- Sep 2 4:44 AMhere is a story about auroras in Alaska at spaceweather.com…three things caught my attention:1) land of midnight sun…so there are no auroras to be seen in Alaska (north of the Arctic Circle) in summer…can't see auroras in daylight & thus no summer star gazing!!!2) the "fall" colors…apparently come about the same time as the sun manages to disappear below the horizon….fall colors on Sept 1?3) it must be COLD in Alaska already…notice the parkas and gloves...regardless…with the coming flip of the sun's magnetic poles and Earth's autumnal equinox in the northern hemisphere, the frequency of auroras should improveSee you at the meeting tomorrow night.Don…
GEOMAGNETIC UNREST: Earth's polar magnetic field is unsettled as our planet enters a stream of fast (~500 km/s) solar wind. The encounter is sparking the first auroras of September. This morning in Fairbanks, Alaska, photographer Ronn Murry snapped this aurora-selfie:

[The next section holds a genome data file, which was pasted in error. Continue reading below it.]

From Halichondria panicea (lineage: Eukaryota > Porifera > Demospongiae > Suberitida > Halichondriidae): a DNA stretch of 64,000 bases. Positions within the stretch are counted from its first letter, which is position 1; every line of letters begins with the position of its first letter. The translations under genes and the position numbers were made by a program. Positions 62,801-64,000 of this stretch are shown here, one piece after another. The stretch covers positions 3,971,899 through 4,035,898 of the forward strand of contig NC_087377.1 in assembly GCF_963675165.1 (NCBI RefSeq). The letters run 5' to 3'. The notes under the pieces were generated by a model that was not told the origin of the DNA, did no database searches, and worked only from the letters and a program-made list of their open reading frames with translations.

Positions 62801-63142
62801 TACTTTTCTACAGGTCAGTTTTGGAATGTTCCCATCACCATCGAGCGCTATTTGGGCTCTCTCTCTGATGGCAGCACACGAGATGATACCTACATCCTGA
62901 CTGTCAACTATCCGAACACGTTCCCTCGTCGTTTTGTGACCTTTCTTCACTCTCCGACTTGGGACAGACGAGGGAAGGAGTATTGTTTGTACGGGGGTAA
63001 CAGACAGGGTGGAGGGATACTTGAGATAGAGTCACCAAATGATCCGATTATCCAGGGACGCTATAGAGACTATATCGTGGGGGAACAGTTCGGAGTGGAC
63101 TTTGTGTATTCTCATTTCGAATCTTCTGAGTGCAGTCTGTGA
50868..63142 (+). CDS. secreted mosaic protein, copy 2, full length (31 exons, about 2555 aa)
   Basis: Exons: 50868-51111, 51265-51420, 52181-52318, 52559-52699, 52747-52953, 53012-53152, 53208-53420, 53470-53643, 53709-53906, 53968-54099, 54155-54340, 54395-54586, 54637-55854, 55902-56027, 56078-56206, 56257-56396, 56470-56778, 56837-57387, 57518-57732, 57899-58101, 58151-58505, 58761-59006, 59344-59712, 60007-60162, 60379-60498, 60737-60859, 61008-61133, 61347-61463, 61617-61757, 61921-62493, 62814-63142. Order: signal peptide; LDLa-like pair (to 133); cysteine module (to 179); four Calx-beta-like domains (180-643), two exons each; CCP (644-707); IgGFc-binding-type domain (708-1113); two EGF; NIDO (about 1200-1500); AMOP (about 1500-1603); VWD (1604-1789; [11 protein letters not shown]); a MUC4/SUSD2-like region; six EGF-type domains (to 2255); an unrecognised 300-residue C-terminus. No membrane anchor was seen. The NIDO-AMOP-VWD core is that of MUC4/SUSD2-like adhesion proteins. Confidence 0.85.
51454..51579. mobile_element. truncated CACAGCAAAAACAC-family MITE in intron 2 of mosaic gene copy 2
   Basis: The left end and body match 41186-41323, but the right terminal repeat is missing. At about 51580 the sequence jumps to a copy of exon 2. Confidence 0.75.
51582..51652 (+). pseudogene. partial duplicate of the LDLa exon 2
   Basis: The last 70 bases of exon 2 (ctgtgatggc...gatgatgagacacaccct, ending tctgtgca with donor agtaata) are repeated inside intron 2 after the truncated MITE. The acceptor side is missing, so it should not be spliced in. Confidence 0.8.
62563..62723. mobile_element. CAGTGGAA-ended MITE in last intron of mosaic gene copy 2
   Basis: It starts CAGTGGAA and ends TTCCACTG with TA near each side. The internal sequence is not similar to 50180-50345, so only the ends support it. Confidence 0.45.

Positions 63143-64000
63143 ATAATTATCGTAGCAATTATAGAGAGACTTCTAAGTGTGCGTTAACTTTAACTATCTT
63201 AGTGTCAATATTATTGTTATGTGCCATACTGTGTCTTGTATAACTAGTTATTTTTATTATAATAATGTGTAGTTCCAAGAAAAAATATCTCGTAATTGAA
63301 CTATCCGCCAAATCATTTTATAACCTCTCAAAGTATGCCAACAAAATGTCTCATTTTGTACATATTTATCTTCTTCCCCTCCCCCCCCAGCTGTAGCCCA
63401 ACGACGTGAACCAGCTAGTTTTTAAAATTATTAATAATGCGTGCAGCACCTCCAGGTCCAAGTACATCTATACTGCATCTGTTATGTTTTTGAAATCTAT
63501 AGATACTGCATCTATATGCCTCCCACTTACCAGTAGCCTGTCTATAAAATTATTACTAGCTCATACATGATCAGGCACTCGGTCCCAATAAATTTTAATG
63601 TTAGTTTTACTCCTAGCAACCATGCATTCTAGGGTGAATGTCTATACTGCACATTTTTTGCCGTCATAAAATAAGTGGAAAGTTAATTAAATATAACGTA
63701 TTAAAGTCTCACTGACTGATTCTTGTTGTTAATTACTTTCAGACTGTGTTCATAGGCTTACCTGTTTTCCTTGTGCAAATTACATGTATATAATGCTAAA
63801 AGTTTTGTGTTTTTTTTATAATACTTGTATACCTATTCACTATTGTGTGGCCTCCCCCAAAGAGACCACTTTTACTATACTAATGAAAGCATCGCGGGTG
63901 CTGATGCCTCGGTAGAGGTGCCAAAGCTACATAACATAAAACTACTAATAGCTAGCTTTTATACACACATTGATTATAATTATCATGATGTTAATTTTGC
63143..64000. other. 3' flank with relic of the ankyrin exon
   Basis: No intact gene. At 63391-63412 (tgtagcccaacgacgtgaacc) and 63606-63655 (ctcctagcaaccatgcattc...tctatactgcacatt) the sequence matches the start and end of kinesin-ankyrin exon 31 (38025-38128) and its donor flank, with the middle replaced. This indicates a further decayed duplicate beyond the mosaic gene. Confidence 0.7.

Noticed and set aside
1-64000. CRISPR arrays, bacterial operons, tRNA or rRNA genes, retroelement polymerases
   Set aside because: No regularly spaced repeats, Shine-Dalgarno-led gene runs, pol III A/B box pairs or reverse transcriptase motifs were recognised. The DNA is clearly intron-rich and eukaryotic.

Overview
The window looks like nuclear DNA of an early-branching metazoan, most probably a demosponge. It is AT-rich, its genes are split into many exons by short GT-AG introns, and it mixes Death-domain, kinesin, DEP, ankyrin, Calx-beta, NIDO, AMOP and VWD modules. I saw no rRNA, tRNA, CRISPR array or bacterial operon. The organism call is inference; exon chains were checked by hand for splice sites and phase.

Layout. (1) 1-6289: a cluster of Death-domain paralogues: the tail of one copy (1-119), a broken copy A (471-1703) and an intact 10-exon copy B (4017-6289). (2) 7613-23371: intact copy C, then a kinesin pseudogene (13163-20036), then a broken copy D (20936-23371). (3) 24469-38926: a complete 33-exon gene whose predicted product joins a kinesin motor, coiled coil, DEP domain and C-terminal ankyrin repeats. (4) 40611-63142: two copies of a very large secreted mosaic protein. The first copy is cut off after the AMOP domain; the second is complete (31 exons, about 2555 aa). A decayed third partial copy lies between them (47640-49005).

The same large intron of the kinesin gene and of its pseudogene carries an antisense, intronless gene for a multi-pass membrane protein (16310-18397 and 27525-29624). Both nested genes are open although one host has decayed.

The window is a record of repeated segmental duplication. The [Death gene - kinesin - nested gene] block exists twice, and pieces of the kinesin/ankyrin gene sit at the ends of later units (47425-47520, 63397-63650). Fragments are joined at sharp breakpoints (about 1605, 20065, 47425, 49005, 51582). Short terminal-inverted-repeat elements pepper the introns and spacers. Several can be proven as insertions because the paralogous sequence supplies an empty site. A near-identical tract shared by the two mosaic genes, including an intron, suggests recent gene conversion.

"It's been a long summer waiting for the auroras, but finally after months of Midnight Sun, in the early hours September 1st, the clouds and daylight gave way to the first great display of the season as we traveled back to Fairbanks, Alaska from the Arctic Circle," says Murray. "The Ice Road was muddy but the fall colors were beautiful including those in the sky!"
More auroras are in the offing. NOAA forecasters estimate a 45% chance of polar geomagnetic storms on Sept. 2nd when a CME (movie) is expected to hit Earth's magnetic field. Aurora alerts: text, voice.
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